Thinking Outside your Borders

Meet Rose, one of our Campus Coordinators at our new SLE Columbia campus.

Приветик, Salut, مرحبا, سلام!

Hi! My name is Rose Hinman and I am so excited to be a part of the new SLE team at Columbia University.  Here are a few quick facts about myself so you can get to know me:

  • I was born in Columbus, Georgia, but lived a little of everywhere growing up (6 U.S. states, the Czech Republic, India, and Jordan) and consider myself to be from the Northeast U.S. (specifically Washington, D.C., and New Jersey).
  • I am double-majoring in Russian Language and Culture and Linguistics at Columbia.
  • I am an avid knitter and a member of Columbia’s premiere secret knitting/pun-appreciation society: Gosh Yarn It.
  • I speak English (mother tongue), French (nine years in school), *some* Russian and Arabic (two college years of the former, four high school years of the latter), and am starting Persian this fall.

Prior to writing this, I was camping and building trails in the woods in Siberia. I learned how to use a pick-axe and my standards of personal hygiene plummeted severely.

As I was in the country to study Russian, being trapped in total isolation for an extended period of time with native speakers was a great situation for language learning. My favorite part of learning languages is directly asking native speakers, “Why do you say it like that?”— which sounds strangely specific, but stay with me. For example, on the aforementioned camping trip in the Siberian wilderness, I was with a large group of people, over half of whom were Russian.

When it rained and our tents were soaked through, this was a great time to learn the difference in meaning between the three terms in Russian that all translate to ‘moist’ in English. Later, I described 10 different situations and tried to guess whether the object in question was ‘soaking-wet-moist’, ‘not-as-wet-moist’, or ‘humid-moist’.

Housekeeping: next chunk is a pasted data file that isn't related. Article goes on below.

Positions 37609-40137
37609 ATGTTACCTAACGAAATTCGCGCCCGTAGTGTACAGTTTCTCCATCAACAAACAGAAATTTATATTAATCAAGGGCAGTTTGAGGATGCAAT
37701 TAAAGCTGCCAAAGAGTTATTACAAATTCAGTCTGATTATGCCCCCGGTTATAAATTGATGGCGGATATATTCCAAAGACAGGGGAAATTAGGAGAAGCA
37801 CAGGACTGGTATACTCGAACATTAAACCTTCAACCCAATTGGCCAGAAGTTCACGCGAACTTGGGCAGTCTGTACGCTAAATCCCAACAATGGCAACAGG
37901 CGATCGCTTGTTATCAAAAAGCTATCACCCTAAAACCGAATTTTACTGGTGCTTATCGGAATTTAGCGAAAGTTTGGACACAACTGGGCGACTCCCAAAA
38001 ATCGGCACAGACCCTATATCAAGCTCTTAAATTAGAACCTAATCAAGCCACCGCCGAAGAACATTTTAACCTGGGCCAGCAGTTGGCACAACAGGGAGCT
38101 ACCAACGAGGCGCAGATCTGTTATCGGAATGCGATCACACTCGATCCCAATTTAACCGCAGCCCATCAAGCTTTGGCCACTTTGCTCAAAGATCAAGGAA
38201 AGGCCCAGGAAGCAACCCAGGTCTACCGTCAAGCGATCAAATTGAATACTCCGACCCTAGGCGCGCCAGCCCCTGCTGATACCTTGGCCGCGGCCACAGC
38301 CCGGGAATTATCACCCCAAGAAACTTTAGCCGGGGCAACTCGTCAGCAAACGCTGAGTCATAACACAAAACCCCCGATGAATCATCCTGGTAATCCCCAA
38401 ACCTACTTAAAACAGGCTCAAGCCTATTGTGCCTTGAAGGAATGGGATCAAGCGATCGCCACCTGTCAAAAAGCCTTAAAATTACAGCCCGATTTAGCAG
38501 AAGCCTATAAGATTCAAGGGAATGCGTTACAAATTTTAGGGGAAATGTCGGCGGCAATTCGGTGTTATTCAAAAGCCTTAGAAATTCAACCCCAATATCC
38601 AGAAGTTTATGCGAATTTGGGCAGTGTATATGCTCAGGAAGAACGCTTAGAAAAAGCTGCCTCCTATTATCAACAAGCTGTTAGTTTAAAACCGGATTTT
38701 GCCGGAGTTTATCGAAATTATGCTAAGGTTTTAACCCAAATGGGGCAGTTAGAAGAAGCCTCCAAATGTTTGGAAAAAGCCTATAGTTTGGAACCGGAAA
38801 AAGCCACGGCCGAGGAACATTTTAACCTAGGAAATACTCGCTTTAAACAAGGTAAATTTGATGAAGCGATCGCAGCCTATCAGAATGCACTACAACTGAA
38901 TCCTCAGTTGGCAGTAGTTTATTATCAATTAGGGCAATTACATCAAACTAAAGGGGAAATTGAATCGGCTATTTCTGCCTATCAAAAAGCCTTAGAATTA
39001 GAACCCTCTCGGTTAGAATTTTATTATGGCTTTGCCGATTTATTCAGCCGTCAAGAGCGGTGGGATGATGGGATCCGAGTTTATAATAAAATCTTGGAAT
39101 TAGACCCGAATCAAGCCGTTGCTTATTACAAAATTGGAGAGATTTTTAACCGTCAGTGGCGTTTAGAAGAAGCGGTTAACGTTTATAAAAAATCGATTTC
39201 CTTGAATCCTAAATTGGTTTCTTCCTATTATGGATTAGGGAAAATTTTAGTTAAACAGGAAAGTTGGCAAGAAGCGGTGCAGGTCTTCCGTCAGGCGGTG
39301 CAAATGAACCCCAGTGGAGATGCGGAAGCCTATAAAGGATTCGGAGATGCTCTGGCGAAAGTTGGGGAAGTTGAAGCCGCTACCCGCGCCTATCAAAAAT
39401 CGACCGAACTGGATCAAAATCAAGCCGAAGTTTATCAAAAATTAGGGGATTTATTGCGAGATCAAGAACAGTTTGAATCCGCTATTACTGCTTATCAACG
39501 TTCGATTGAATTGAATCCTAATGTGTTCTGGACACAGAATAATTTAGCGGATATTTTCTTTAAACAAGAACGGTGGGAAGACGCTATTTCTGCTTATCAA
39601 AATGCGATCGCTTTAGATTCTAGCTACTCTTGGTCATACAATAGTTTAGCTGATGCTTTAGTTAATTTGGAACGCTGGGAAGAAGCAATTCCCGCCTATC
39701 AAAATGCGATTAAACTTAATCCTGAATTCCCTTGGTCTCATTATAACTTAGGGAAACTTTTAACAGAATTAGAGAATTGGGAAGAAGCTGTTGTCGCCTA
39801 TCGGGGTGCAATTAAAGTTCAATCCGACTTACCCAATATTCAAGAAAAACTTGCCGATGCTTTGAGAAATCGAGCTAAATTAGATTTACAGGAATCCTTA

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(Still not sure what kind of ‘moist’ this is…)

This exchange was not one-way either. I once sat down at the table for breakfast and was immediately asked: “Yesterday you said ‘I’ve got it’. That means ‘have got’ in English, right? Why do you say ‘have got’ instead of ‘have’ or ‘got’?”

At first, the response to these kinds of questions is always some variation of, “Well, we say that because that’s what we say”. But then, it bothers you for the remainder of the day until you can come up with an explanation. Why, without thinking, did “I’ve got it” sound better?

That is exactly why the “Why do you say…” question is so important. It doesn’t only satisfy an immediate curiosity, but it also forces people to think of their own language in a way that they would not normally. However, without one-on-one contact with native speakers in a comfortable setting, this mutually beneficial kind of interaction is almost impossible.

This is just one part of why I am so excited about the SLE model. Not only does it give college students exposure to underrepresented languages and cultures, but it does so in a way that relies upon direct interaction with normal speakers rather than trained language teachers. In my experience, that kind of language learning is a more engaging and lasting means of acquisition than simple classroom drills.

In short, I am so glad to be a part of SLE Columbia, and am looking forward to a fantastic semester with our great team of coordinators, fellows, and members!

(I’ll write ‘moist’ once more for kicks. Moist.)

 


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Rose is a junior at Columbia University double-majoring in Russian Language/Culture and Linguistics. She enjoys long walks in all settings, knitting, and female rappers.